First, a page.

Can I get an overview of landlord tenant laws?

Being prepared to sign a lease means having at least a basic understanding of the landlord tenant laws in your state. You need to know your rights and responsibilities to have a good relationship with your future landlord. The laws your state has enacted allow for a protected relationship for the two parties. Most of the information you need can be found in your lease agreement.

Most of the time a reputable landlord will perform a credit check and ask for references from former landlords or business contacts. This helps the potential landlord find tenants who will be responsible with the rental.

Donít make the mistake of signing a lease without reading it first. If you cannot fulfill the obligations laid out in the lease, you may find yourself facing eviction. It is very important that you know about your rights and responsibilities BEFORE you move in or even sign a lease.

The majority of the time landlords know the laws that govern a rental relationship in their state. They do this for a living, its their job to know. You on the other hand, donít rent a new apartment every few days. The internet is a great way to research the laws that will be affecting you when you move into your new home.

How can I make breaking a lease an easier situation?

Even if you love the apartment you are living in, sometimes you have no choice but to break your lease. New jobs, family troubles, marriage, kids are all potential causes to break a lease. Most of the time your landlord will have outlined what the penalties are for breaking a lease in the lease itself.

These are a few suggestions that may make it easier on you and your landlord if you have to end a lease early:

  • First, if you think you may have to end the lease early, ask your landlord if you can go to a month by month lease, or at least a shorter lease. There may also be some type of "early release" clause in your agreement.
  • Make sure you let your landlord know as soon as possible that you plan to move. Your objective is not just to end the lease, but to leave on good terms with your landlord so you have a good, rock solid reference in the future.
  • Looking at it from your landlordís point of view, breaking a lease is taking money out of his pocket. Anything that you can do to make it easier on them is going to make it easier on you. You might try subletting (renting your apartment to someone else), but it would be a good idea to research this option before just jumping in with both feet.
How can I avoid being taken advantage of?

While looking for an apartment, donít think there arenít crooks out there. Use this information to avoid major disappointments with your new home.

  • Donít procrastinate. Itís not a very good idea to only look for a week and decide where to move. Often it can take some time to find the place that is right for you. At lease look for a couple months so you can see all that the area where you want to move has to offer.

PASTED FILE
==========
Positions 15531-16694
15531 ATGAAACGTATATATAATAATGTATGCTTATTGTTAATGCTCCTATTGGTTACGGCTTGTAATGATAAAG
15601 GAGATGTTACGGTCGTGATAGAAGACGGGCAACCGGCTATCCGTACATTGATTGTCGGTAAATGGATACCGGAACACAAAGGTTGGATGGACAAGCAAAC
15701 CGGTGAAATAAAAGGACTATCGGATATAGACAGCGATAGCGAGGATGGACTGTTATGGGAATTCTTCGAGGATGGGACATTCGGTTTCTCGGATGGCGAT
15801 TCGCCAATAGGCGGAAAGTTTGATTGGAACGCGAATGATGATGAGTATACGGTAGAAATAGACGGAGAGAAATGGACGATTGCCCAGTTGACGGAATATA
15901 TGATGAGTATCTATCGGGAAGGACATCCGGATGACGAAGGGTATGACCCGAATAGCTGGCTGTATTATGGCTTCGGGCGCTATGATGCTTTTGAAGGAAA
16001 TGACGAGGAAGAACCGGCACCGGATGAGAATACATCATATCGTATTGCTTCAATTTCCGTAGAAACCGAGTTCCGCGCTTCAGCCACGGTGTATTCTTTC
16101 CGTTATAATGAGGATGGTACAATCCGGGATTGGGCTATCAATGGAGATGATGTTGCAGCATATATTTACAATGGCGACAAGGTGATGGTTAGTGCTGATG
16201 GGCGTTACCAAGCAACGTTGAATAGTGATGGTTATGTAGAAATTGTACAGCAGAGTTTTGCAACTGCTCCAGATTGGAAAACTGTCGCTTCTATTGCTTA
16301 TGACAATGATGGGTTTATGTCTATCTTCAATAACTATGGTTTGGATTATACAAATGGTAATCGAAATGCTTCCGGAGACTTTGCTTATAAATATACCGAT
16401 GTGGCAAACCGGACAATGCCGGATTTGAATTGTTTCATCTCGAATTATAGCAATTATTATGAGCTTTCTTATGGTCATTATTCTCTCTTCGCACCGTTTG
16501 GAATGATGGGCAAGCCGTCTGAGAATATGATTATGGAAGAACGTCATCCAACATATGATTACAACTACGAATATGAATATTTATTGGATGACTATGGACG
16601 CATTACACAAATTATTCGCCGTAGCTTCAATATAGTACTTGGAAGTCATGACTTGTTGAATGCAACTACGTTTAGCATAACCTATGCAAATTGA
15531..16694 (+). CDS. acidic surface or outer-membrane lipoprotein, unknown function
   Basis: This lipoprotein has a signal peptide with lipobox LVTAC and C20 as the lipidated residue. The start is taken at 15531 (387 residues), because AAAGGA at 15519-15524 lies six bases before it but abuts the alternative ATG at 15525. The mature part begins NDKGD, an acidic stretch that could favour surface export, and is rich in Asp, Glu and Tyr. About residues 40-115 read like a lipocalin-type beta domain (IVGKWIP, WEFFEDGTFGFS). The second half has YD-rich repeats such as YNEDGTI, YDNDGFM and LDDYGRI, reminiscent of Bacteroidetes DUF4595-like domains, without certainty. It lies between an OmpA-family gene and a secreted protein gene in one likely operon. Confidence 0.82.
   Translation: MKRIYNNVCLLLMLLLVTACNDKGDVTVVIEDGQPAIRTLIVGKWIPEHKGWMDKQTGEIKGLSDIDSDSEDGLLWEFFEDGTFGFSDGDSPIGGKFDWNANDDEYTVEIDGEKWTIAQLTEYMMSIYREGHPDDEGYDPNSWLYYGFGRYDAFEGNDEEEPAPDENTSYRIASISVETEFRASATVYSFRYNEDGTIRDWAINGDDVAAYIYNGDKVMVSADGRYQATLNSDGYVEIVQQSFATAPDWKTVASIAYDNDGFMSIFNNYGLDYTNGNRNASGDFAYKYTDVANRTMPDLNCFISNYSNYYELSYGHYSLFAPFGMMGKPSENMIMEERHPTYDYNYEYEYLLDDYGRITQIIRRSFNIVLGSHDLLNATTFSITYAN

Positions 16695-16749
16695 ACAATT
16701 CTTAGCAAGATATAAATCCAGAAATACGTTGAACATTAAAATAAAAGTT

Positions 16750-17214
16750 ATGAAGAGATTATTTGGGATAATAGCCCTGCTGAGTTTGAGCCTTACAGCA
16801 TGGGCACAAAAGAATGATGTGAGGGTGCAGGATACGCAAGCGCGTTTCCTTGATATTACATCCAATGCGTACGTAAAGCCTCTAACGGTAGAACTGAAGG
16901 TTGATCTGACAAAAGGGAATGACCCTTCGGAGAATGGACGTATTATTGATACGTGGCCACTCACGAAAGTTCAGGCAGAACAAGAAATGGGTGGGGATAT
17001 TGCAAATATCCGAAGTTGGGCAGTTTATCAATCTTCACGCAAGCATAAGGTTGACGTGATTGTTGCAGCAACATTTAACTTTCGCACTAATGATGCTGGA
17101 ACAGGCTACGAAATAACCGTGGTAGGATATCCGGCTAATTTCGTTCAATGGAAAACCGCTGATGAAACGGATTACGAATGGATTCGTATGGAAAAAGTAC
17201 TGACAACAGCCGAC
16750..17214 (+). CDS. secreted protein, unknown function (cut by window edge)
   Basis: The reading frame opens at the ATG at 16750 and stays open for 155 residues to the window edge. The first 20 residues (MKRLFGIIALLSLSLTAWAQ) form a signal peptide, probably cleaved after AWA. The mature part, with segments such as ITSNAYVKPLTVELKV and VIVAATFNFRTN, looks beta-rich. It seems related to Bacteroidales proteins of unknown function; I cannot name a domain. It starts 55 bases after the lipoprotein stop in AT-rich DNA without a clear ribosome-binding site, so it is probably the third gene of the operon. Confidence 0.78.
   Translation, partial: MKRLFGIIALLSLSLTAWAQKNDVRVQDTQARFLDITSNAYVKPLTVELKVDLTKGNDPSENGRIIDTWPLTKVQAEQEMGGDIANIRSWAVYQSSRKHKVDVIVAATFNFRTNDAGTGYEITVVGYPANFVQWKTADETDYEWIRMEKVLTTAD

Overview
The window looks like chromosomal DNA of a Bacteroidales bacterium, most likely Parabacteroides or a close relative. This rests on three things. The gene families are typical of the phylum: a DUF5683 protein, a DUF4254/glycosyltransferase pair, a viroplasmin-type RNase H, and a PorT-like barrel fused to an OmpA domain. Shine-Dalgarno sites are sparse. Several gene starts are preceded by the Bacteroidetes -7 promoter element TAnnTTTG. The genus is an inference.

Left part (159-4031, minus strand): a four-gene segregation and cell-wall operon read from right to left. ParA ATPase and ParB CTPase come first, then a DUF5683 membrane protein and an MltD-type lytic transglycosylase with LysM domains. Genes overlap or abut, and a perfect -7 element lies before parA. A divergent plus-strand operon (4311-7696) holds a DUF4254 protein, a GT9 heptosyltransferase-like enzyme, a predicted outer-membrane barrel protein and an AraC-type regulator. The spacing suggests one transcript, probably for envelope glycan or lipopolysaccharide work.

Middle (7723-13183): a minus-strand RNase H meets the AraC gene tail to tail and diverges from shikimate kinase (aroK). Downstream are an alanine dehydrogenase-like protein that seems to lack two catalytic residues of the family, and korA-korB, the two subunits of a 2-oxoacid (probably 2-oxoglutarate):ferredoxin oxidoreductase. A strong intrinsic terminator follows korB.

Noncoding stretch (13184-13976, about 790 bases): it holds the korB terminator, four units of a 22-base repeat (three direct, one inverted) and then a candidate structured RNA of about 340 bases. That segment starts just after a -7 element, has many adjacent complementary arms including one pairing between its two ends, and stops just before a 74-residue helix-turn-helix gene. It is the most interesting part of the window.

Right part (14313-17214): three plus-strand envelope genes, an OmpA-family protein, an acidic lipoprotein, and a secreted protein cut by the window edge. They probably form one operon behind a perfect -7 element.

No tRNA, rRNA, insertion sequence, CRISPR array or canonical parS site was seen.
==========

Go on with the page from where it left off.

• Read between the lines. Make sure you understand what is being said by an ad. ďCozyĒ could mean comfortable and safe, or maybe it means youíll have to use a love seat for a couch. ďUniqueĒ is another word you might want to be skeptical of. It could mean one of a kind, or maybe rainbow colored walls with bright pink carpet and a mustard yellow ceiling. Make sure you see why the landlord used these word to describe your potential new home.
  • Donít rush it. Donít think you have to sign a lease today, because someone else is looking at the apartment too. Making an informed, rational decision based on your needs is much more important than getting "The Last One Available".
  • Trust your Instincts. If there is something that just "doesnít feel right," itís probably because something is not right. If you have looked over the home and it meets all of your needs, but you just donít think you can call it home, take a step back and re-evaluate. There arenít any penalties for taking another look. Make sure you donít have to say, "Shoulda went with my gut on this one."
What are the pros and cons of apartment living?

While looking for an apartment, or even after you have moved in, consider what other options are available to you. Is apartment living right for you? Or would you be better off in a rental home? Here are a few things to consider while you live in an apartment.

  • Where are you going to put your stuff? Apartments usually donít have a whole lot of extra space. So you can either get rid of unnecessary things, plan to get a storage unit, or ask friends and family keep your stuff at their house.
  • Enjoying the Outdoors. Most people love to be outside at some point. If you want a garden, you have a few options as a tenant, such as window boxes or house plants. However if you are a die hard gardener, it usually isnít practical to live in an apartment.
  • Parking. Put simply, make sure if you are moving to a major metro area that you have parking. If you donít have an assigned parking space you could be getting in way over your head if you have to walk 2 miles to get to your car every morning.
  • Convenience. One of the best things about apartment living is location. Most apartments are situated so you are within easy walking distance of entertainment, food, and drink. Also some communities have pools and gyms for the comfort and convenience of their tenants.